MANHATTAN (CN) – The NBA and its 30 teams sued the National Basketball Players Association in Federal Court today, trying to stop the players from doing what football players did in their recent fight with the NFL: decertify the union and sue the league on antitrust grounds.
The National Basketball Players Association and Derek Fisher are the lead defendants in the NBA’s complaint, which the league claims it was forced to file because of “the union’s threatened use of antitrust litigation to extract more favorable terms and conditions of employment in ongoing collective bargaining negotiations with the NBA.”
The NBA insists, as did the NFL, that its lockout of players does not violation antitrust law, though the players’ decertification of their union, in order to file an antitrust complaint, would.
“The union has repeatedly asserted that, unless it gets its way at the bargaining table, it will purport to renounce or ‘disclaim interest’ in its role as the exclusive bargaining representative of NBA players, an impermissible bargaining tactic it mistakenly believes would enable it to commence an antitrust lawsuit challenging the legality of the NBA’s ongoing lockout of NBA players and thereby to pressure the NBA to accede to the union’s preferred outcome in collective bargaining. The union’s improper threats of antitrust litigation are having a direct, immediate and harmful effect upon the ability of the parties to negotiate a new collective bargaining agreement. The NBA therefore seeks a declaration that the NBA’s ongoing lockout, which is lawful as a matter of federal labor law, does not violate the antitrust laws.”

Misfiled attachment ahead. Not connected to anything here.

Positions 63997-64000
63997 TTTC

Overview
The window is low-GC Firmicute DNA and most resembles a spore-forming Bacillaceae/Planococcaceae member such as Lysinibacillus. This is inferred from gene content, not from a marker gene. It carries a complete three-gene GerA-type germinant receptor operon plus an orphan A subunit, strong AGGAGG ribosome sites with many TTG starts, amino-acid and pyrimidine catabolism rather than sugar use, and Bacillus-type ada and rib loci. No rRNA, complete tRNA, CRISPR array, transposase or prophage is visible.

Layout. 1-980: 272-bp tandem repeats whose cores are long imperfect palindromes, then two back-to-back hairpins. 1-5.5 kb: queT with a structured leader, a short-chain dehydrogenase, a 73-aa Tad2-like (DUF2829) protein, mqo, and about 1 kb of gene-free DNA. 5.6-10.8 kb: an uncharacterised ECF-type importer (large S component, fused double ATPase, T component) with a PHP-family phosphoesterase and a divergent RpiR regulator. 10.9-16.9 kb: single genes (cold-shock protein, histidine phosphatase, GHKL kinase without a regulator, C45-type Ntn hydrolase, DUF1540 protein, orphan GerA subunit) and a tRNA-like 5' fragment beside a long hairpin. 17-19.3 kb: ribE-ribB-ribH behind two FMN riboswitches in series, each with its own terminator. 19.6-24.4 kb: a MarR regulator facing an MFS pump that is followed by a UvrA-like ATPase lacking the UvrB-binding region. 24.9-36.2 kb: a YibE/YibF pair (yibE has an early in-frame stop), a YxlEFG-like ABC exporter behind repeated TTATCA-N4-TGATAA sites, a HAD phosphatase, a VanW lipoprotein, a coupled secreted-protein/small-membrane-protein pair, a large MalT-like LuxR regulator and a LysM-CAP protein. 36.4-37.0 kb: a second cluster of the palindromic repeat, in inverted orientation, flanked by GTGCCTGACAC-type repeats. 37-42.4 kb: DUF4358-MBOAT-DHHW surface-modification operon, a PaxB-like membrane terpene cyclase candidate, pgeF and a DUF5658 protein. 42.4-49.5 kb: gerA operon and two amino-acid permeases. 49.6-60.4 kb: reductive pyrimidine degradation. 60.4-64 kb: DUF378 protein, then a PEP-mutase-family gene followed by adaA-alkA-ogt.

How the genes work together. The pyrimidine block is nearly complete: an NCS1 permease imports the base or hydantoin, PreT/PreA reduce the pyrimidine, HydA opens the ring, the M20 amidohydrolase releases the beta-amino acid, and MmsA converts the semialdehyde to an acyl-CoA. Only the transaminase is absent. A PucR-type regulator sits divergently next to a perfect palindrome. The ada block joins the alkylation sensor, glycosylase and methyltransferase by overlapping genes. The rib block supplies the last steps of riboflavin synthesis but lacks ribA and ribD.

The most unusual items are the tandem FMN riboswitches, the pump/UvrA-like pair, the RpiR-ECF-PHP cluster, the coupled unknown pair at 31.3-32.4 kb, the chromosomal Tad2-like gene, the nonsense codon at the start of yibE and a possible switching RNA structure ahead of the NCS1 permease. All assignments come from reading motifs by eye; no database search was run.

The NBA locked out its players on July 1 when the collective bargaining agreement expired, possibly killing the 2011-2012 season, and perhaps the next one as well.
The NBA and its players are farther apart than the NFL was with its players.
In the NFL case, no one disputed that the league and most or all of its teams were making money, and lots of it. The main sticking point was how to split up the billions of dollars.
But the NBA claims, perhaps in truth, that many of its teams are losing money. The league wants players to agree to reduce their take of revenue, and to impose stricter salary caps, reduce contract lengths and eliminate contract guarantees. The league has said it needs to reduce player salaries by $750 million a year.
In its 23-page complaint, the NBA mirrors the charges the NFL leveled against its players’ union: that the disbanding of the union, or the threat to do so, will not be done in good faith, but merely to get bargaining power. The NBA says the threat “is designed only to misuse the antitrust laws in an effort to secure more favorable collective terms and conditions of employment and to deny the NBA its right to engage in a lawful lockout.”
The NBA adds: “The union has threatened to pursue this course not because it is defunct or otherwise incapable of representing NBA players for purposes of collective bargaining, and not because NBA players are dissatisfied with the representation they have been provided by the NBPA or no longer wish to engage in concerted activities in negotiating the terms and conditions of their employment. To the contrary, the NBPA’s threatened ‘disclaimer’ is nothing more than an impermissible negotiating tactic, which the union incorrectly believes would enable it to commence an antitrust challenge to the NBA’s lockout, which the union in turn believes would strengthen its position in negotiations over a renewed labor agreement.”
The NBA seeks declaratory judgment that its lockout does not violate antitrust laws; “that the Norris-LaGuardia Act deprives the federal courts of jurisdiction to enjoin or restrain the lockout;” and three allied claims. It also seeks certification as a “defendant class action.”
The NBA’s lead counsel is Jeffrey Mishkin with Skadden Arps Slate Meagher & Flom.